27 June 2020

# ratification

by raghul-rajasekar

Proclamation on ratification of redpwnCTF.

`nc 2020.redpwnc.tf 31752`

Files:

## Solution

`server.py` contains the following code:

``````#!/usr/bin/env python3
import numpy as np
from Crypto.Util.number import *
from random import randint

p = getPrime(1024)
q = getPrime(1024)
n = p*q
e = 65537

message = bytes_to_long(b'redpwnCTF is a cybersecurity competition hosted by the redpwn CTF team.')

print()
print(' Sign')
print(' Verify')
print(' Exit')
return input()

print(p)

while True:

if choice == '1':
msg = bytes_to_long(input('Message: ').encode())
if msg == message:
print('Invalid message!')
continue

n1 = [randint(0,11) for _ in range(29)]
n2 = [randint(0,2**(max(p.bit_length(),q.bit_length())-11)-1) for _ in range(29)]
a = sum(n1[i]*n2[i] for i in range(29))

enc = [pow(msg,i,n) for i in n2]
P = np.prod(list(map(lambda x,y: pow(x,y,p),enc,n1)))
Q = np.prod(list(map(lambda x,y: pow(x,y,q),enc,n1)))

b = inverse(e,(p-1)*(q-1))-a
sig1 = b%(p-1)+randint(0,q-2)*(p-1)
sig2 = b%(q-1)+randint(0,p-2)*(q-1)
print(sig1,sig2)

sp = pow(msg,sig1,n)*P%p
sq = pow(msg,sig2,n)*Q%q
s = (q*inverse(q,p)*sp + p*inverse(p,q)*sq) % n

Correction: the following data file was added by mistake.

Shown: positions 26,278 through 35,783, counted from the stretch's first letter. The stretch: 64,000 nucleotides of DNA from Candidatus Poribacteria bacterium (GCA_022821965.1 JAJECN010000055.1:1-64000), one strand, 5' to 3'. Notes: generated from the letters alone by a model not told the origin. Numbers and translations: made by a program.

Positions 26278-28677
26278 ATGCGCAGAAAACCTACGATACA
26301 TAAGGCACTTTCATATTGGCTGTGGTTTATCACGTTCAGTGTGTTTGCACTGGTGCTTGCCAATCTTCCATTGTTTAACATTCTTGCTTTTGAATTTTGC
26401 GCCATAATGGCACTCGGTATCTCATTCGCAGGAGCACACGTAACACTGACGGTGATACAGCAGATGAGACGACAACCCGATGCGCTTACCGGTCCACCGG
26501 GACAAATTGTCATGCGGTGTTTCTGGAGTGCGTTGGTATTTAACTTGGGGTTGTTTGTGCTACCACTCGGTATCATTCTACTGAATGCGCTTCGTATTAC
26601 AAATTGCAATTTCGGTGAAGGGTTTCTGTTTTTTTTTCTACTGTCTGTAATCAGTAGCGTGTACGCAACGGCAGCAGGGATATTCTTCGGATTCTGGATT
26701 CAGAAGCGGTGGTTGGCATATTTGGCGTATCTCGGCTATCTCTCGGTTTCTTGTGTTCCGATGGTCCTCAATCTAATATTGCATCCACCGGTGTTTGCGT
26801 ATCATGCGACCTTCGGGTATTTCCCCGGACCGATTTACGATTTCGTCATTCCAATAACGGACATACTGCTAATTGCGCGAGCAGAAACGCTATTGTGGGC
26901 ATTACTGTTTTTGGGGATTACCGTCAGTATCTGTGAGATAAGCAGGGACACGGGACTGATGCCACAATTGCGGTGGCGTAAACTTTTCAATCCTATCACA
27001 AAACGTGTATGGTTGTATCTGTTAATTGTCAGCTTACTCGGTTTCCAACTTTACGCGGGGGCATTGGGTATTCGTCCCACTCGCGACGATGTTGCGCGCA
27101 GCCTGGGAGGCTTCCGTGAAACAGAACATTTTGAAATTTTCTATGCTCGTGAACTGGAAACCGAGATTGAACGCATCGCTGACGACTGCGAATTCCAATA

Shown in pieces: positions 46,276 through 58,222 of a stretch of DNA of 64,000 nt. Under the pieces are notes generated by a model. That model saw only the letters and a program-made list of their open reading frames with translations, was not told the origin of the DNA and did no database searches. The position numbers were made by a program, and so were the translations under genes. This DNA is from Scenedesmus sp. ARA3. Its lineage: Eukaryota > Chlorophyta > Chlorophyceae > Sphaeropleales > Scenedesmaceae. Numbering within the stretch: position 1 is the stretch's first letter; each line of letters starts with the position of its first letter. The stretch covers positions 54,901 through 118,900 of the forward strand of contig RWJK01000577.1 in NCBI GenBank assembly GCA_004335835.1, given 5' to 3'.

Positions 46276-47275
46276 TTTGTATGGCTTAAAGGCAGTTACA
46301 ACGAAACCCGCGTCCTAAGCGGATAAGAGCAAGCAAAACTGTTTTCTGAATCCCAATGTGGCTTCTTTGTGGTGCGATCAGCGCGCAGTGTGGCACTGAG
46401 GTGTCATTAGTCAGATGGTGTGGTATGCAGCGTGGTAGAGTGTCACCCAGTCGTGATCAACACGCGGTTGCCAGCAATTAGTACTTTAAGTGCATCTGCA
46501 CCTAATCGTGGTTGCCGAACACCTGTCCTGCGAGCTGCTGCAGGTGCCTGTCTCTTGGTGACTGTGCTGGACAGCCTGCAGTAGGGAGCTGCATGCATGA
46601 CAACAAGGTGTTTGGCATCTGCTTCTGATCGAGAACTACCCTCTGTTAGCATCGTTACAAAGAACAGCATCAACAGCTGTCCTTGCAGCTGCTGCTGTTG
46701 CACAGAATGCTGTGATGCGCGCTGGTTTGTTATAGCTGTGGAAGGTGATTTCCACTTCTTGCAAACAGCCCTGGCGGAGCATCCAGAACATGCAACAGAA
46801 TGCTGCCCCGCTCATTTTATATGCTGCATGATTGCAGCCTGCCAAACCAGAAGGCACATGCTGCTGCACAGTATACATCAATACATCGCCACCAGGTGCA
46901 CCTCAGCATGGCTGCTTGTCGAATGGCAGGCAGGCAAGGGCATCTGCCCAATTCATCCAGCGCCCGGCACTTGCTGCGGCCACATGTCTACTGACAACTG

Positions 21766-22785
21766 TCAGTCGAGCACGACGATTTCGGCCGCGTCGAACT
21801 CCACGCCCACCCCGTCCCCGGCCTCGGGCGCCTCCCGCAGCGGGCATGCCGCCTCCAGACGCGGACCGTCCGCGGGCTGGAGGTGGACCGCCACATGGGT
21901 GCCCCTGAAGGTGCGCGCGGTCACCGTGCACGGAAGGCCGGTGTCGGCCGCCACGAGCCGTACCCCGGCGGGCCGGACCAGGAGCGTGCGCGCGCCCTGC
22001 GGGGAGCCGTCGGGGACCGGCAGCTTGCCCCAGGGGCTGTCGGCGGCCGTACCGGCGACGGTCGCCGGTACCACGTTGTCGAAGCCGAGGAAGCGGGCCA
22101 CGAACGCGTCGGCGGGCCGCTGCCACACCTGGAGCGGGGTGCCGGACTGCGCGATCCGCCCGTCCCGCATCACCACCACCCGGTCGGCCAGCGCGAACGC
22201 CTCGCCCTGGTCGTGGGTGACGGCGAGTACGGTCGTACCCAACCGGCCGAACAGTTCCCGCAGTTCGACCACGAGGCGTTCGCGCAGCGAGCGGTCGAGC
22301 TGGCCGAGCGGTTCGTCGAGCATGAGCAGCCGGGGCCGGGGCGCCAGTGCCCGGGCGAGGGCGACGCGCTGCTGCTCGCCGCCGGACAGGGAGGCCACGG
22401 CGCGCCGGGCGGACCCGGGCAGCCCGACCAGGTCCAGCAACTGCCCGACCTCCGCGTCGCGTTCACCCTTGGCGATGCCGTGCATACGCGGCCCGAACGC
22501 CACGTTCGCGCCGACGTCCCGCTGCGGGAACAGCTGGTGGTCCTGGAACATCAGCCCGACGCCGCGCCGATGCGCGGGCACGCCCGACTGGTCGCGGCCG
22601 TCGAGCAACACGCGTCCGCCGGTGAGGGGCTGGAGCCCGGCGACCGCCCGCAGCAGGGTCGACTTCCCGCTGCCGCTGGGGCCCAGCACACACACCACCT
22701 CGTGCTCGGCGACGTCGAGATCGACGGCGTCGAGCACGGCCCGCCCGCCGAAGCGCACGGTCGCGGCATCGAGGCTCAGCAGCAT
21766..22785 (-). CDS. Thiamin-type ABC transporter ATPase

print(s)
print("Signed!")

elif choice == '2':
try:
msg = bytes_to_long(input('Message: ').encode())
sig = int(input('Signature: '))
if pow(sig,e,n) == msg:
print("Verified!")
if msg == message:
else:
print("ERROR HAS OCCURRED...")
except:
print("Invalid signature!")

elif choice == '3':
print("Good bye!")
break
``````

While the code may seem quite convoluted, this appears to be closest to RSA signing using CRT. The information we have is the value of `e`, `p`, `sig1` and `sig2`. We can send multiple queries to get multiple values of `sig1` and `sig2` as well. `sig1` is an integer congruent to `d - a` modulo `p-1`, where `d` is the inverse of `e` modulo `(p-1)(q-1)` and `a` is basically a randomly chosen integer (which is calculated from the `n1` and `n2` arrays in a slightly convoluted way). We note that since `p-1` divides `(p-1)(q-1)`, `d` is congruent to the inverse of `e` modulo `p-1`.

From how `a` is calculated, it is clear that it is orders of magnitude smaller than `p` and `q`. As we can calculate the inverse of `e` modulo `p-1` (let’s call this value `dp`), we can find the value of `a` as `a = dp - sig1` (Note that since `a` is relatively small, it is likely that equality holds and not just congruence). Adding `a` to `sig2` gives us a value which is congruent to the inverse of `e` modulo `q-1` (let’s call this value `dq`). That is, `a + sig2 = dq + k1(q-1)`, where k1 is the result of the `randint(0, p-2)` call.

If we make more queries, we can find more values of the type `dq + k(q-1)`. To find `q-1` and hence `q` from these values, we can take the `gcd` of the difference between all such pairs of values. I arrived at the correct value of `q` after just 3-4 queries. Once we know `q`, we can now calculate `d` and then the signature for ```message = bytes_to_long(b'redpwnCTF is a cybersecurity competition hosted by the redpwn CTF team.')``` as `signature = pow(message, d, p*q)`. Sending this to the server will give us the flag.

## Flag

`flag{random_flags_are_secure-2504b7e69c65676367aef1d9658821030011f8968a640b504d320846ab5d5029b}`

tags: